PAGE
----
A pink taxi

A pink taxi

September 11, 2010

Looking for Zalmai

One day, in 2004, I looked up, near the entrance of the Geneva apartment and noticed a poster. These posters, hung on street lights often advertise cultural events. This poster was Very colorful and it said: Retour en Afghanistan. The photograph of refugees dressed in bright colors, traversing the snow, was signed with a single name: Zalmai.

My eldest brother who was visiting Geneva accompanied me to the opening. We discovered the panoramic size photograph of the refugees, many vivid portraits, other panoramics of the empty niches of buddha of Bamyan, bricklayers as well. It was all evident that the Afghan photographer was talented and very enthusiastic about his return from exile. He had lived in Lausanne, Switzerland and he was sponsored by UNHCR.


We had to meet him! When we introduced ourselves, he hesitated. He had met a Lebanese guy on the plane from Kabul, whose brother-in-law was Afghan. It was our younger brother-photographer. Indeed, the latter confirmed that he had gotten a few tips from the professional photo journalist.

The Afghan world is small and it was a year later that my husband facilitated the exhibition of Zalmai's photographs in Dubai. I met my closest friend there: an Afghan princess in all senses of the term. I also chose three of the panoramics for our collection. I knew we were acquiring a part of our heritage. Zalmai's photos are the post war relics as Roland and Sabrina Michaud photos are pre war mementos.

We got more acquainted with Zalmai. I must say that while he may be Westernized and almost fashionable, he retains that formality that is an obligation between an Afghan man and a woman. With me he exchanged a few French words (we also had Switzerland in common). Last time I saw him, he was on his way to a new project in Afghanistan in 2005. This time he was photographing the opium cultivators, traders and addicts. I have followed his work in the press. He says that he only does black and white because his vision of his world is bleak.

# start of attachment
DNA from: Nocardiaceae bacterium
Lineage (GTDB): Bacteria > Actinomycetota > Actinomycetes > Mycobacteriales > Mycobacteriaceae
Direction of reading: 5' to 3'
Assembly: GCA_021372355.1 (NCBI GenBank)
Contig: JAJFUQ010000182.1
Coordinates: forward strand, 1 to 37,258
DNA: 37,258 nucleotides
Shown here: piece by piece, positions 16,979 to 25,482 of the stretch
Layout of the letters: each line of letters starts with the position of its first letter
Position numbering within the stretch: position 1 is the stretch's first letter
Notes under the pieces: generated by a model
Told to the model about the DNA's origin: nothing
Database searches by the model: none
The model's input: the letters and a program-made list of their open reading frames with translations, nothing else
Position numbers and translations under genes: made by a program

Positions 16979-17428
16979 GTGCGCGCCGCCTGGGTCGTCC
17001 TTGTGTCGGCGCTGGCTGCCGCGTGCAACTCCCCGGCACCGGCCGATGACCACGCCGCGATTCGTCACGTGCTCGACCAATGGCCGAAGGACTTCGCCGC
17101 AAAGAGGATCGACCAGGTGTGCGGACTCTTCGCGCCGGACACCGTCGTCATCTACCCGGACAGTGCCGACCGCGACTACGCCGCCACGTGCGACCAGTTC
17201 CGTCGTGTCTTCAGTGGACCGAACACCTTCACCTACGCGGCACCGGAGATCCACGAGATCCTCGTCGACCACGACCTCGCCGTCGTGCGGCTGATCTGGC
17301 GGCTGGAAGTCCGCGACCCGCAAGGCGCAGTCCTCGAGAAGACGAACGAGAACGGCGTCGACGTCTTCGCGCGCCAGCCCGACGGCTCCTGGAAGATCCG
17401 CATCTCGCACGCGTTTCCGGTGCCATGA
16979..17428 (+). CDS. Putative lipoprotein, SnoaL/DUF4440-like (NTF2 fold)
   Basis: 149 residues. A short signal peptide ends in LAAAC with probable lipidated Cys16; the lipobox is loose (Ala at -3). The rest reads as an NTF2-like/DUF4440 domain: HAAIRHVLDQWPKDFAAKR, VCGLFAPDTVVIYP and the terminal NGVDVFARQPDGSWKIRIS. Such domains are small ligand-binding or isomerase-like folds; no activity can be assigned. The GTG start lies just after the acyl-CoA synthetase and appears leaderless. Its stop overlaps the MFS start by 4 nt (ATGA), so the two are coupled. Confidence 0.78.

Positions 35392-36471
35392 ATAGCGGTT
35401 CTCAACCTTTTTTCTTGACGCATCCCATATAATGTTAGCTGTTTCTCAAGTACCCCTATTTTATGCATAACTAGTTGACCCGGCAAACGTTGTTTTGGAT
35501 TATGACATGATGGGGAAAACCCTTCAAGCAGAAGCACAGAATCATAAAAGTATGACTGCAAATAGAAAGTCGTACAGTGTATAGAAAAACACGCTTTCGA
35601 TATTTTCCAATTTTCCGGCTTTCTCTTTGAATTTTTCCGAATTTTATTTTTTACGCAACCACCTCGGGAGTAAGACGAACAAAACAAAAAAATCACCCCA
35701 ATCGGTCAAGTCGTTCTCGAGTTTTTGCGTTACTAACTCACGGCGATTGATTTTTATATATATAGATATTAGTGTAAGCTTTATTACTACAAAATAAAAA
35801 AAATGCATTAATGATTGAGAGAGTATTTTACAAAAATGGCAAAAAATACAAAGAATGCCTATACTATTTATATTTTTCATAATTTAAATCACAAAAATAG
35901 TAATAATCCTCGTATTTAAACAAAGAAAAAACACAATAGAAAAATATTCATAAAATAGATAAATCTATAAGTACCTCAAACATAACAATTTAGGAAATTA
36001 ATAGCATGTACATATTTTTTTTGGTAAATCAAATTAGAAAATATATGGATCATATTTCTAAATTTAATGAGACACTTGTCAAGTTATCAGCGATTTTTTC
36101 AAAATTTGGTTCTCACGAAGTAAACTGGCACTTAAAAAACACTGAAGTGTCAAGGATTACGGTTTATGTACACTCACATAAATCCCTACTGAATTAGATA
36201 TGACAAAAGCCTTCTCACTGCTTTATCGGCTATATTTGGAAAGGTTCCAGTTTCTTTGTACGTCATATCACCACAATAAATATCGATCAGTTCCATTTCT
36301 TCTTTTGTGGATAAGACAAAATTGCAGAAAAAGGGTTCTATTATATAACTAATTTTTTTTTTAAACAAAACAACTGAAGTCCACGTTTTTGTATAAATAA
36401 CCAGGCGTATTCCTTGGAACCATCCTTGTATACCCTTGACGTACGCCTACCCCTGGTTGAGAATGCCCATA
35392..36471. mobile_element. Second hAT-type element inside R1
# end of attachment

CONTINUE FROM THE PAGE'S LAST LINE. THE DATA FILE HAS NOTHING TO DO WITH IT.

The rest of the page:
He has forgotten the three photographs that we live with. The one of the brick layers and the one of the Buddha-less Bamyan may be brownish and covered with clouds of dust, but the one of the refugees marching in the snow in their brilliantly covered clothing is certainly a color photograph. 2004 was a hopeful year for him because he returned to his homeland. For Afghanistan, it was the period of optimistic reconstruction. I often remember the view of that poster, hung in the streets of Geneva.

We have not seen Zalmai in a long time. He retains that out-of-reach characteristic while he works that gives him a certain aura.


4 comments:

  1. I remember meeting Zalmai that summer of 2004 in Geneva. His photographs were real and exotic at the same time. I had just returned from Kabul a few days ago and his pictures took me back to the scenes I had just witnissed with my own eyes but now I was seeing them through Zalmai's lense. I was lucky to have spent a few days with Zalmai in Kabul in 2005 while he was getting ready for his new project for UNHCR.

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  2. I also served as his 24 hours tour guide in Dubai. :-)

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  3. Ok after much prodding by the Blogger, I will write more about my encounters with Zalmai. Blogger did not think my previous comments sufficient. The first time, I met the enigmatic photographer was in Geneva during his Retour en Afghanistan exhibition. I had just spent a week in Kabul and therefore my head was full with images and sounds. When I first met him, I remember him being very shy. We exchanged a few words and I congratulated him on his work. The second time I met him was in Dubai during the exhibit organised by my brother in law. The Afghan diaspora was all present and an aura of optimism was in the air. Afghanistan was hot! I got to speak more in length with Zalmai and we had dinner at Noodle House in the Emirates Towers. We discussed my imminent trip to Kabul. The next day we toured Dubai together and I took him to the seedier side of Deira and Satwa. I remember him shooting pics and wondering if he would take my pic. I guess I wasn't cool enough for someone who had a rumored affair with a very famous US actress! :-) In any case, I remember him helping me chose an appropriate Patagonia jacket for Kabul. I still have it! The fourth and last time I saw Zalmai was when I was in Kabul. I picked him up at the airport. I remember how thankful he was. He was very polite. A special treat was when he took me on a tour of Kabul to return the favour. I was priveleged to witness Kabul through his lense. He even showed me where he took infamous pics of the Taliban taking over Kabul. He then took me to several sites in Kabul which inspired him (including strangely enough an all male improvised gym). We ended our fantastic journey by having dinner at a French restaurant . The next day Zalmai disapeared into the Afghan heartland to work on his new project shooting heroin addicts for UNHCR. I haven't seen him since. It's been 5 years. And no, I never got my pic taken by Zalmai.

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